This week, DC Comics released a collection of the first ten issues by Kelly Puckett, Mike Parobeck, Ty Templeton, Brad Rader, Martin Pasko and Rick Burchett, and that means this is a great time to talk about how that comic is about as close to being perfect, and how it's essential for anyone who wants to read some of the greatest Batman comics ever printed -- including the single best Riddler story ever.

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If You Can’t Stand The Heat: Masters & Doyle Deliver With ‘The Kitchen’ [Review]

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Most comics tend to have a high-concept fueling them; some twist which reveals the characters live in a heightened world where readers can’t predict what will happen next. The rules keep changing, and that’s how we define the characters we read. The cast of Fables could have anything happen to them in each issue – their capacity to endure the fantastical is one of their central traits. By contrast, the first issue of Vertigo's new eight-part miniseries The Kitchen is set in a totally real, unfiltered world, where the characters and setting feel authentic and full. The central trait of this series is that is starts from such a relatively unremarkable premise and does so much with it.

From Ollie Masters, Ming Doyle, and Jordie Bellaire, The Kitchen surprises from the concept on. This is kitchen-sink drama, the type Michael Gambon and Julie Walters might’ve appeared in twenty years ago, but with an updated, contemporary sense of space and character. Rather than the typical angry young man, here we have three very angry women. Set in the wilds of Hell’s Kitchen in the 1970s, the ice in their hearts and fire in their fists promises that something's eventually going to crack.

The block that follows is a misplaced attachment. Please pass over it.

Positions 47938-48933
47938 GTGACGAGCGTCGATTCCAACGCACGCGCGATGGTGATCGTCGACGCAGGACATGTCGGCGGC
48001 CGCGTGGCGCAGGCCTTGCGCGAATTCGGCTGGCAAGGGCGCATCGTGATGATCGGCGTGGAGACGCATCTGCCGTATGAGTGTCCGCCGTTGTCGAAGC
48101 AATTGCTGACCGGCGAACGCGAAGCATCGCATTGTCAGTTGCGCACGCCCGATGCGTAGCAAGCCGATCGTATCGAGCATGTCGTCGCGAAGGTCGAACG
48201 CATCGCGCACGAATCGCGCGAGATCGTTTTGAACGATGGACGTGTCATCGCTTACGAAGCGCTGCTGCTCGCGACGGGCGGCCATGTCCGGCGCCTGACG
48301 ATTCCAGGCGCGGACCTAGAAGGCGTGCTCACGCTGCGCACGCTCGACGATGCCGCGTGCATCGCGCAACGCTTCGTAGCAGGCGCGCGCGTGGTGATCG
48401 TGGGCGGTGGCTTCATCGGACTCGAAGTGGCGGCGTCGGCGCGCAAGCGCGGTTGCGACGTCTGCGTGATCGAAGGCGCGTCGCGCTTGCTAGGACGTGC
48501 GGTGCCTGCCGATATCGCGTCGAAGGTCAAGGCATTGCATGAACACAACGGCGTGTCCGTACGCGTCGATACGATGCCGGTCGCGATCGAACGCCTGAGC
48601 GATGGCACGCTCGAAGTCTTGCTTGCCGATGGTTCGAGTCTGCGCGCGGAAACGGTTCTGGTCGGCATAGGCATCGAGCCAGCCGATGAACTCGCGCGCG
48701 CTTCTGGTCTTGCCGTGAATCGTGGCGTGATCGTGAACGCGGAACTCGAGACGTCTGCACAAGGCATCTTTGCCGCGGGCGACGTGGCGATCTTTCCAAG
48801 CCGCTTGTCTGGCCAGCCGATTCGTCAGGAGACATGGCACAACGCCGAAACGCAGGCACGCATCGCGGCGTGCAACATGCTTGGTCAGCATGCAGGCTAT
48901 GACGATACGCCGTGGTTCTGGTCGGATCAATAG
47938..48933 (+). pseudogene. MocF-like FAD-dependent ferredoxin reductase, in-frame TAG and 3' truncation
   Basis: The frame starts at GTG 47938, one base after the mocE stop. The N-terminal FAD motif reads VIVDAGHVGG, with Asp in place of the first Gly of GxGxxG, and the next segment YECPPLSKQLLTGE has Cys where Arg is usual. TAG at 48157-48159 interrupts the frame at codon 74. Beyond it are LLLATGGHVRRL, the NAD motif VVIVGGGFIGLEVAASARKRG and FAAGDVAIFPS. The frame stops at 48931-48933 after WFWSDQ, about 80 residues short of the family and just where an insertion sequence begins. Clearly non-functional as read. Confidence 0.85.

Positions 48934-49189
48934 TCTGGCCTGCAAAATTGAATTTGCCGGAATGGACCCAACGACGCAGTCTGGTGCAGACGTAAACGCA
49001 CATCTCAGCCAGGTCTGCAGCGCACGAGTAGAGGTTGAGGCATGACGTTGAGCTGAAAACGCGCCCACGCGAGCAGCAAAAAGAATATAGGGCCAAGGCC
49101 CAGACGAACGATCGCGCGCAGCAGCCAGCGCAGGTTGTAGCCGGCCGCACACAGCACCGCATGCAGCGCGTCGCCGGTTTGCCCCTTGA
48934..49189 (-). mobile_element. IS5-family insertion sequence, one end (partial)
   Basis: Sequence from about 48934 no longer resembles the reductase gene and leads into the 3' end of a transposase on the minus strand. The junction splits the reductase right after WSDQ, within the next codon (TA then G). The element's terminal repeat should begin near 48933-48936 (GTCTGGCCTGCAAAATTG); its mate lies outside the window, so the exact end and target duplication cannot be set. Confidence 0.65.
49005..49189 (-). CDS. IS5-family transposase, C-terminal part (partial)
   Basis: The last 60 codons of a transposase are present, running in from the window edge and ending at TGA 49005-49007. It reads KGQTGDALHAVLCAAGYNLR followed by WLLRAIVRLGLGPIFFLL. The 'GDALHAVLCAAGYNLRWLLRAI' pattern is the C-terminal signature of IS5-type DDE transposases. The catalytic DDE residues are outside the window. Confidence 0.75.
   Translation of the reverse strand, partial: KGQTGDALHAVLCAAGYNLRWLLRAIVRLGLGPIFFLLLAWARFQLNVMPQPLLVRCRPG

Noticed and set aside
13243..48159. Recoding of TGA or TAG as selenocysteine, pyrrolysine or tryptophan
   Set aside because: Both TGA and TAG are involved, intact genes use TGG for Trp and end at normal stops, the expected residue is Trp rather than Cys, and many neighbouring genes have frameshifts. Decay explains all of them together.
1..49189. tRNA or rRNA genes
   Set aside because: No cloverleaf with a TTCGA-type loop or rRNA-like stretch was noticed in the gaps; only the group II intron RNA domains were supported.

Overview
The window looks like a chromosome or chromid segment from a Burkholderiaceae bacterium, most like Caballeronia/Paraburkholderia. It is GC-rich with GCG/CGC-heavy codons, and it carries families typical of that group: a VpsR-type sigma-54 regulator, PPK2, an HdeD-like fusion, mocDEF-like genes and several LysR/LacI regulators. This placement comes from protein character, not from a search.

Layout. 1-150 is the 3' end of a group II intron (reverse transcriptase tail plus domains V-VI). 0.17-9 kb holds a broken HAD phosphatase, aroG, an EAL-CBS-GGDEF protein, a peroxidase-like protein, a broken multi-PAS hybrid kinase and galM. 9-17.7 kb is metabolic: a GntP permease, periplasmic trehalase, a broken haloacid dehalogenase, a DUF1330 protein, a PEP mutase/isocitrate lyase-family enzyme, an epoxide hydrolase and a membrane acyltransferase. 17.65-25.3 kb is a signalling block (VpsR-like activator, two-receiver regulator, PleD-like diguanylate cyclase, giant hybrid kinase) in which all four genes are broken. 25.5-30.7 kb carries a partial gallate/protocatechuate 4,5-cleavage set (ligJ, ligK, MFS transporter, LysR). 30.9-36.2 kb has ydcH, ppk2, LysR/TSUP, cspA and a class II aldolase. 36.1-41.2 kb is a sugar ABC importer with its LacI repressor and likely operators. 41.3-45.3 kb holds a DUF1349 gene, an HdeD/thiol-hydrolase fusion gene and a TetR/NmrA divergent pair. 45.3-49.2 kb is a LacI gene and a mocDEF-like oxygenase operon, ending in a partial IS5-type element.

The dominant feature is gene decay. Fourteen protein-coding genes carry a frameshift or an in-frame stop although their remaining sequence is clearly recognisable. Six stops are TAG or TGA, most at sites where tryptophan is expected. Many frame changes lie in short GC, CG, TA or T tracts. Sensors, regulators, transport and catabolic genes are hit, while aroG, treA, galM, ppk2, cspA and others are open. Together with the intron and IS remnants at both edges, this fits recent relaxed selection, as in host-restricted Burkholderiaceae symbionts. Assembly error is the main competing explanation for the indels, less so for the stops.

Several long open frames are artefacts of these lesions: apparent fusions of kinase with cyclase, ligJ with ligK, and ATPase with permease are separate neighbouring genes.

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Big Hero 6: Are You Satisfied With Your Care? [Post-View]

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The last of 2014's five superhero movies based on Marvel properties arrived in North American theaters this past weekend, and it was unlike anything we've ever seen from the Marvel stable before. Big Hero 6, from directors Don Hall and Chris Williams, is computer animated, aimed at kids, and stars a cast of characters that could leave even people who knew the Guardians Of The Galaxy a year ago scratching their heads and saying, "who?" And it's different in large part because Walt Disney Animation, not Marvel, was the studio behind it.

If you've seen the movie, join Comics Alliance for this spoiler-filled "post-view" look at what worked, what didn't, and why Big Hero 6 might just change the world. If you haven't seen the movie, avoid the spoilers, go see it, and come back.

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Filed Under: , Category: Longform, Marvel, Movies, Opinion, Reviews

Binge-Drinking, Brain-Bashing and Burnt Beavers: ‘Harley Quinn’ Skates Improbably Into The Spotlight

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The success of Harley Quinn seems to have taken everybody by surprise – including DC Comics, who suddenly finds itself with one of the most successful female-led ongoing series on the stands. Written by Amanda Conner and Jimmy Palmiotti, with art (mostly) from Chad Hardin and colorist Alex Sinclair, letters by John J. Hill, Harley Quinn has proven to be a huge success with readers and retailers. And with volume one collected and out now in hardcover, it seemed like a good time to look back across the first nine issues and get a look at what all the fuss has been about.